Osmotic swelling of Amphiuma red blood cells results in activation of electroneutral K-H exchange, whereas cell shrinkage activates an electroneutral Na-H exchange. These K-H and Na-H exchanges function to restore cell volume to normal after cell swelling and shrinkage, respectively. Our previous studies have suggested that Ca plays a role in volume-dependent activation of K-H exchange. In the present studies, intracellular free Ca levels were measured employing the Ca-sensitive extracellular dye arsenazo III and a previously described null-point method. Control values for intracellular free Ca averaged 0.46 ± 0.15 μM. Cell shrinkage caused this value to decrease to 0.16 ± 0.11 μM, whereas either cell swelling or addition of 5 μM A23187 resulted in saturation of intracellular Ca buffers, suggesting that both treatments caused an increase in intracellular free Ca. In the presence of 7 μM A23187, the rate of K-H exchange displayed a hyperbolic relationship as a function of extracellular Ca (Ca(o)). The appearent half-maximal concentration for Ca(o) (in the presence of 7 μM A23187) was 0.27 mM for osmotically swollen cells and 1.9 mM for cells in isotonic medium, suggesting that the Ca affinity of a modulating site is increased in swollen cells. Inhibitors of Ca-mediated processes, such as quinidine and the phenothiazines, inhibited K-H exchange. In contrast, the phenothiazines chlorpromazine and trifluoperazine stimulated Na-H exchange by osmotically shrunken cells. These results suggest that increases in intracellular free Ca are involved in stimulating K-H exchange while representing Na-H exchange in Amphiuma red blood cells.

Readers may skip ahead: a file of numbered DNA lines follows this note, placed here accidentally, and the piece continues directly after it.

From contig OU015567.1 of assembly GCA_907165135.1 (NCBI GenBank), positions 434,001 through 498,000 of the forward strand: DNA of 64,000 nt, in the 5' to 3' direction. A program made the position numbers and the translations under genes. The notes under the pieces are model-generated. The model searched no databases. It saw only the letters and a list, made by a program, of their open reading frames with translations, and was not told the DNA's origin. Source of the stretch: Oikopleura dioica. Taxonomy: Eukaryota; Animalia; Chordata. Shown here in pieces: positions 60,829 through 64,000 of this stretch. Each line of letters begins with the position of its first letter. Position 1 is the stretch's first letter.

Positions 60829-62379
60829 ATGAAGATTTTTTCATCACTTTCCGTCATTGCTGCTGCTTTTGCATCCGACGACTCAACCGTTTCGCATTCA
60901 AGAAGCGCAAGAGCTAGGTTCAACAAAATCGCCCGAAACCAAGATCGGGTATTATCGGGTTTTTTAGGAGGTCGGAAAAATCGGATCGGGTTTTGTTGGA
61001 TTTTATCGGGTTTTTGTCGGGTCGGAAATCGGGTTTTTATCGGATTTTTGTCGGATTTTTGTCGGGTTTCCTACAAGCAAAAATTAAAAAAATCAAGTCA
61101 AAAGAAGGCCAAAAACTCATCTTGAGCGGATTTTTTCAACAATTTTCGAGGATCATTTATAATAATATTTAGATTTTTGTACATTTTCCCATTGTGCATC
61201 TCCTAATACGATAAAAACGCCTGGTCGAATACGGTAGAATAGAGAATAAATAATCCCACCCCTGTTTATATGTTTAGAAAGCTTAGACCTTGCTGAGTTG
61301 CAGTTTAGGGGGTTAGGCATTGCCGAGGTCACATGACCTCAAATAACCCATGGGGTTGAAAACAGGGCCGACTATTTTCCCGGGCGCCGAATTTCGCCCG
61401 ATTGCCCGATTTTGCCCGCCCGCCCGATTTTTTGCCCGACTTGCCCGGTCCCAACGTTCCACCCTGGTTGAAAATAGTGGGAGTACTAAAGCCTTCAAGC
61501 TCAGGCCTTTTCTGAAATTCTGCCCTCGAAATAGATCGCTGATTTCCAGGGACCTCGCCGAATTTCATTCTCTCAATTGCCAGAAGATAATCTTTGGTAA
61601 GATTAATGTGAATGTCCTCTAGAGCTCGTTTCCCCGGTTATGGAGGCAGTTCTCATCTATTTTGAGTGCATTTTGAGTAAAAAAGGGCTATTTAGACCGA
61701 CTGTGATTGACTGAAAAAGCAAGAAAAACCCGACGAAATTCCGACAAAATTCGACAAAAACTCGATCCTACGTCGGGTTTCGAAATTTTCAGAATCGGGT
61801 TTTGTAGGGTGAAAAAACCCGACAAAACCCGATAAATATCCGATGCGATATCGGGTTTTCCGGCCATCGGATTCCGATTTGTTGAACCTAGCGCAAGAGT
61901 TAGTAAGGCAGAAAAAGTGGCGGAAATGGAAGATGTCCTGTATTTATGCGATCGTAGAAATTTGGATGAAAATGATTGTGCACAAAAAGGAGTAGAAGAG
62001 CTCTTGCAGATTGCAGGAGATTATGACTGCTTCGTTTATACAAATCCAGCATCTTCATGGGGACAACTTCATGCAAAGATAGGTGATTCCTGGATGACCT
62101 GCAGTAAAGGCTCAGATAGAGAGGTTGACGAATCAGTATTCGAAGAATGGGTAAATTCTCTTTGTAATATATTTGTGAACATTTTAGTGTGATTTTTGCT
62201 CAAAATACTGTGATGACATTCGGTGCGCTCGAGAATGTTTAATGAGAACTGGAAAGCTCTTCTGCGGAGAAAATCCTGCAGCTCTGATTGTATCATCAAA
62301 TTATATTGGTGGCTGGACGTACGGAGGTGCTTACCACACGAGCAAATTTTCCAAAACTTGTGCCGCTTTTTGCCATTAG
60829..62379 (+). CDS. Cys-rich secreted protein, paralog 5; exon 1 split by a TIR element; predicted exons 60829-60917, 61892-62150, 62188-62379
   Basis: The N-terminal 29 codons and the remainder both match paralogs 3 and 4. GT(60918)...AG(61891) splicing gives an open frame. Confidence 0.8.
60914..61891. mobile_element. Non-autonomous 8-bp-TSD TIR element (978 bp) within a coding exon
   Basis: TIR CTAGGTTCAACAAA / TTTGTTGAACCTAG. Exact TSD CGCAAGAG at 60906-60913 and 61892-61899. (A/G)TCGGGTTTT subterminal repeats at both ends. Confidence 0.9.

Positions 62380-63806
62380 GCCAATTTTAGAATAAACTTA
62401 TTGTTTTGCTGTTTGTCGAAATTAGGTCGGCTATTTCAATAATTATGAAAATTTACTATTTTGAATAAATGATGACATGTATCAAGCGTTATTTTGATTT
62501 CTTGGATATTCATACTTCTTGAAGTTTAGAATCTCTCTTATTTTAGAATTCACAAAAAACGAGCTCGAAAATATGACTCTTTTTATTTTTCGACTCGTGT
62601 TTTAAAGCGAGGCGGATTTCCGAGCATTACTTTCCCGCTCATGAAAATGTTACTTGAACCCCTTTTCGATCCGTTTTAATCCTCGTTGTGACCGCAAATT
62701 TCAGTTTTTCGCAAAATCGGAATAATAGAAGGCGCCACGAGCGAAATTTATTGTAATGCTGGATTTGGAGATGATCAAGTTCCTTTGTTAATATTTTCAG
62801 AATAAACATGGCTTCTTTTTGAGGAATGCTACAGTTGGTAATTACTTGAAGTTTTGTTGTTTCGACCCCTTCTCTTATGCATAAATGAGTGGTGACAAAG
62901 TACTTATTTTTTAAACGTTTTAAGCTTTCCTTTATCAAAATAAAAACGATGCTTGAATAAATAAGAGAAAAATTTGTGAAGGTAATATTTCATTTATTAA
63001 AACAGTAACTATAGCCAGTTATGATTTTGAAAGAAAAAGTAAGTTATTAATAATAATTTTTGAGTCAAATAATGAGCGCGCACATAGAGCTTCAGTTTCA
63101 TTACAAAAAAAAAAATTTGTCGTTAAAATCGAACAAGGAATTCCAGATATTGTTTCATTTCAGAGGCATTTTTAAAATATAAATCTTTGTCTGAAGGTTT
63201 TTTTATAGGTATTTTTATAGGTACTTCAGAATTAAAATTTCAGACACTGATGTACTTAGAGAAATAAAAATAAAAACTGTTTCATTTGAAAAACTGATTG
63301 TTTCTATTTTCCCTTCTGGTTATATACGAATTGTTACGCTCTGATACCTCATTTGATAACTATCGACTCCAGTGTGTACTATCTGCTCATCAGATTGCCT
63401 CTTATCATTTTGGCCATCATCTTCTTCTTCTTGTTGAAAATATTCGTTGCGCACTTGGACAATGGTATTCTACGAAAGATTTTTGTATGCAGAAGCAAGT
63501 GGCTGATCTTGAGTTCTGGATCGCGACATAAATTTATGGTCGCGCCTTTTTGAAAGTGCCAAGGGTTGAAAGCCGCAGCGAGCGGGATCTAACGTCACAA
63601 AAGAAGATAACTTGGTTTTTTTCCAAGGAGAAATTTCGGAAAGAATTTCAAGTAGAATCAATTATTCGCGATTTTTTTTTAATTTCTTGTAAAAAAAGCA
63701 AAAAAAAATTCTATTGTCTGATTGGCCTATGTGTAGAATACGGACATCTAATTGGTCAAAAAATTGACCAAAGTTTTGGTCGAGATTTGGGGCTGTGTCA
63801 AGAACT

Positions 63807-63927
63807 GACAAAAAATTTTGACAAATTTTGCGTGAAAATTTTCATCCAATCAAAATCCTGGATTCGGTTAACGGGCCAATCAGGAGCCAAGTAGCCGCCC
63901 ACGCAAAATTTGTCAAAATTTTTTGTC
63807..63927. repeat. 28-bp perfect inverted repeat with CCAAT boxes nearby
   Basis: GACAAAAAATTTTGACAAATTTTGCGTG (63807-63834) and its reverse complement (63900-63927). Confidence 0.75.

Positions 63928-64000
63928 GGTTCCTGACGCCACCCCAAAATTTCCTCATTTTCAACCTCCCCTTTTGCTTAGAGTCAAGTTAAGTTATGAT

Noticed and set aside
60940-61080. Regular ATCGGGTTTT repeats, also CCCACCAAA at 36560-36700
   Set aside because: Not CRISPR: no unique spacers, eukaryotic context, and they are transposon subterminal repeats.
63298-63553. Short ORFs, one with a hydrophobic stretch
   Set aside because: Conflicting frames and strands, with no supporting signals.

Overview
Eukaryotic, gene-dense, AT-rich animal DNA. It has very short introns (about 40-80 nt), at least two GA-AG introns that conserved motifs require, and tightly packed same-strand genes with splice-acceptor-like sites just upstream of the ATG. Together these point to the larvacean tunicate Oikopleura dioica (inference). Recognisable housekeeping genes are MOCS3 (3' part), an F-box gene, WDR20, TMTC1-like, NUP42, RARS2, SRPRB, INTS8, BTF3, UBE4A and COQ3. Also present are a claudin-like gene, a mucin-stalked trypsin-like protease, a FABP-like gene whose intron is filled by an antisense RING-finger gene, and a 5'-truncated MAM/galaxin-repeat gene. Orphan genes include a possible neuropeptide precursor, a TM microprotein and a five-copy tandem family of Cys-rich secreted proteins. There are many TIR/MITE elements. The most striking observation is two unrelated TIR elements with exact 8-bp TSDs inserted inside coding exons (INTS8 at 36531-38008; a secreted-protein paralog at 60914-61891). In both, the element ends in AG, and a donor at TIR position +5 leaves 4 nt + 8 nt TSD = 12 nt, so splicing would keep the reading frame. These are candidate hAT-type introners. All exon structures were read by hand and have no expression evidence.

|Original language||English (US)|
|Journal||American Journal of Physiology - Cell Physiology|
|State||Published - 1986|
ASJC Scopus subject areas
- Cell Biology
- Clinical Biochemistry